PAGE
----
Dr. Farzad Mostashari’s digital health startup Aledade announced it has raised a $30 million Series B funding round to fuel the company’s work to partner with independent primary care physicians and create accountable care organizations (ACOs). The funding round was led by ARCH Venture Partners, and includes an additional investment from Series A investor Venrock.
The additional funding will help establish:
– new Accountable Care Organizations (ACOs) and expand existing ones and expand beyond Medicare to commercial and private payers and Medicaid
– continue building prevention-focused applications and practice-centered software platforms for partner practices
– initiate value-based arrangements with commercial health plans
– hire additional team members to help primary care practices deliver better care and better health for patients at lower cost
“This funding means that we are going to be able to put it to work and deliver world-class technology, data, and services, and make sure that we put the primary care docs back in control of healthcare,” Dr Mostashari said in an official statement.
To date, Aledade is present in 4 states—New York, Maryland, Delaware, and Arkansas—and has announced plans for expansion into 9 or 10 states for 2016. The company has signed up enough practices now to triple the number of Medicare lives being managed from 25,000 people last year to more than 75,000 by the end of 2015.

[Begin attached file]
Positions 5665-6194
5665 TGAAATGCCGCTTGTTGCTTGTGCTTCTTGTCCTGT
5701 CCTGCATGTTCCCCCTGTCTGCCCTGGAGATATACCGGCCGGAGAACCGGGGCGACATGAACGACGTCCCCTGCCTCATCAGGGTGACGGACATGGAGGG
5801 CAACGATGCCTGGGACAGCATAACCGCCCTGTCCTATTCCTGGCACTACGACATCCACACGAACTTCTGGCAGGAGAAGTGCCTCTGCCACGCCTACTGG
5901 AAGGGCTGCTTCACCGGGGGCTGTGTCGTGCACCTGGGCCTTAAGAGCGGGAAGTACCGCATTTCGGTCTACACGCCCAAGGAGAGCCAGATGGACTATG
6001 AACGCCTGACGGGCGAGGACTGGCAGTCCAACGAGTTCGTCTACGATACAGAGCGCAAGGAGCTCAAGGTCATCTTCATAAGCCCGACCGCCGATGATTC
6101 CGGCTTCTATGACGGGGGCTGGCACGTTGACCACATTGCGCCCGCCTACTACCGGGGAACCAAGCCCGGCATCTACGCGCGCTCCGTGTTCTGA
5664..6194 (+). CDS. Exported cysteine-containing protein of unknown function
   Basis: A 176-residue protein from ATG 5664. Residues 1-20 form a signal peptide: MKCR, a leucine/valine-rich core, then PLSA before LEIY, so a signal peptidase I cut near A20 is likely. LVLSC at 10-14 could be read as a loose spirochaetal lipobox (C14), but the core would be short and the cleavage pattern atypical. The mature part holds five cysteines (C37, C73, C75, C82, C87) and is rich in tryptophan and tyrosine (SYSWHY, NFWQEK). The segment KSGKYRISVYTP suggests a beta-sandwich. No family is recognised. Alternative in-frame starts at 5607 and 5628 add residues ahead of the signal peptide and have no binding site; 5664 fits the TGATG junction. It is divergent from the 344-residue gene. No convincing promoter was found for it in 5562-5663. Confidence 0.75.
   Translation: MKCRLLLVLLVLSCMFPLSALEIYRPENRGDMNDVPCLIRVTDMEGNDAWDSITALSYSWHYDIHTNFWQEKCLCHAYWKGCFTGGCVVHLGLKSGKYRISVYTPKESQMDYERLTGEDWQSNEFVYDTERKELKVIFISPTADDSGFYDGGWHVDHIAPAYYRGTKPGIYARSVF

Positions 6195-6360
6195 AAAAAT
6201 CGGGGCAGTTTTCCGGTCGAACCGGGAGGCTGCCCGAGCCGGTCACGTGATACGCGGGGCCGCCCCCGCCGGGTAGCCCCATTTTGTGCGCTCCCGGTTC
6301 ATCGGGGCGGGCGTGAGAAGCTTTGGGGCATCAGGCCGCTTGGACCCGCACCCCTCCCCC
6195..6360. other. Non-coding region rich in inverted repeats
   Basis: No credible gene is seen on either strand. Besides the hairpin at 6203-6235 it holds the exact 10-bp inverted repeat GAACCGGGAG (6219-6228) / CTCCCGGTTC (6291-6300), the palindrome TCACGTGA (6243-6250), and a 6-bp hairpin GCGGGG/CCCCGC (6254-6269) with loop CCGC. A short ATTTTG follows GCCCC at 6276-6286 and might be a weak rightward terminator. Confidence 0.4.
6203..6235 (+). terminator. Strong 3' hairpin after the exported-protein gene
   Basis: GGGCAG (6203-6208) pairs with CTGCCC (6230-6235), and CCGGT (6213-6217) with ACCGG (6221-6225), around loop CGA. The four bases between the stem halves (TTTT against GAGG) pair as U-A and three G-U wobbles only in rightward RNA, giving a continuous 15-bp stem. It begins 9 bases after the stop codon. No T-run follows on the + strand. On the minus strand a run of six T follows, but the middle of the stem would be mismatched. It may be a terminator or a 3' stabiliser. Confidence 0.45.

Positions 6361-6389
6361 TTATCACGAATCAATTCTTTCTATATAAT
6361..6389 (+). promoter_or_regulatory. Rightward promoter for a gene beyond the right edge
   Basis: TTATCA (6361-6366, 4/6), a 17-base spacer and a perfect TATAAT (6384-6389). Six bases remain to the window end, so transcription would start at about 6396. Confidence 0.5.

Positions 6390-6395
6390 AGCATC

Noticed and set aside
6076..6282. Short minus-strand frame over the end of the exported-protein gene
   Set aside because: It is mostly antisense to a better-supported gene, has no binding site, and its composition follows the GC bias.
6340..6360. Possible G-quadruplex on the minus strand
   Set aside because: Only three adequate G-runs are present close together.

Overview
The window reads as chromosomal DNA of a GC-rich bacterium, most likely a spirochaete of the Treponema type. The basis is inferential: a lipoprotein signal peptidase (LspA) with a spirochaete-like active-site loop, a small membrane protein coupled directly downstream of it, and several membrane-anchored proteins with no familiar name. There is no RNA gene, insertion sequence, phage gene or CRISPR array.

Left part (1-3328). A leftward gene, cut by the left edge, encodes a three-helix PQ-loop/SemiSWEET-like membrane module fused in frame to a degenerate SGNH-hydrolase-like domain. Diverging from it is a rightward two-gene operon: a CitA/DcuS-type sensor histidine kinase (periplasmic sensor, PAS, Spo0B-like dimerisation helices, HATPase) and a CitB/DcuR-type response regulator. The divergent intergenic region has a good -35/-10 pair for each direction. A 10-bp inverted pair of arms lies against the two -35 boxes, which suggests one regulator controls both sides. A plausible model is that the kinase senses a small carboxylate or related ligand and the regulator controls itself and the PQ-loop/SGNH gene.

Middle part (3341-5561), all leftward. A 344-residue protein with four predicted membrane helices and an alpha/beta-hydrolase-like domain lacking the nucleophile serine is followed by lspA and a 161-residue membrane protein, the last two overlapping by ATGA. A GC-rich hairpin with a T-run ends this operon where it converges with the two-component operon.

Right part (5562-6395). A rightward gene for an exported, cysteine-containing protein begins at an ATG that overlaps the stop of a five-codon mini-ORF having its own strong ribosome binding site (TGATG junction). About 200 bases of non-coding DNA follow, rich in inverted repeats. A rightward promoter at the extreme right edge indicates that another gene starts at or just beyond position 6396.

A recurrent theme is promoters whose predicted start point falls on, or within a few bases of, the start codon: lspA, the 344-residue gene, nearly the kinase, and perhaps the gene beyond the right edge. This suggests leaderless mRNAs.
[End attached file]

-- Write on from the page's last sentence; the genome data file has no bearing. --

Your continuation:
“These are specific evidences of the larger underlying favorable trend of the business we’re in, which is help independent primary care practices band together, be supported and empowered, and seek accountability for the total cost and quality of care,” he said.
Coordinated care requires understanding the entire patient, and Aledade is working to better integrate all the information about the patient and create actionable intelligence from it. The funding raised will also help to pay the technology fees that inhibit many population health efforts because organizations can’t properly share data.
“With the funding we can pay the [fees], but my concern is not so much with us, but with all the other organizations and national efforts to move in this direction,” Dr Mostashari said.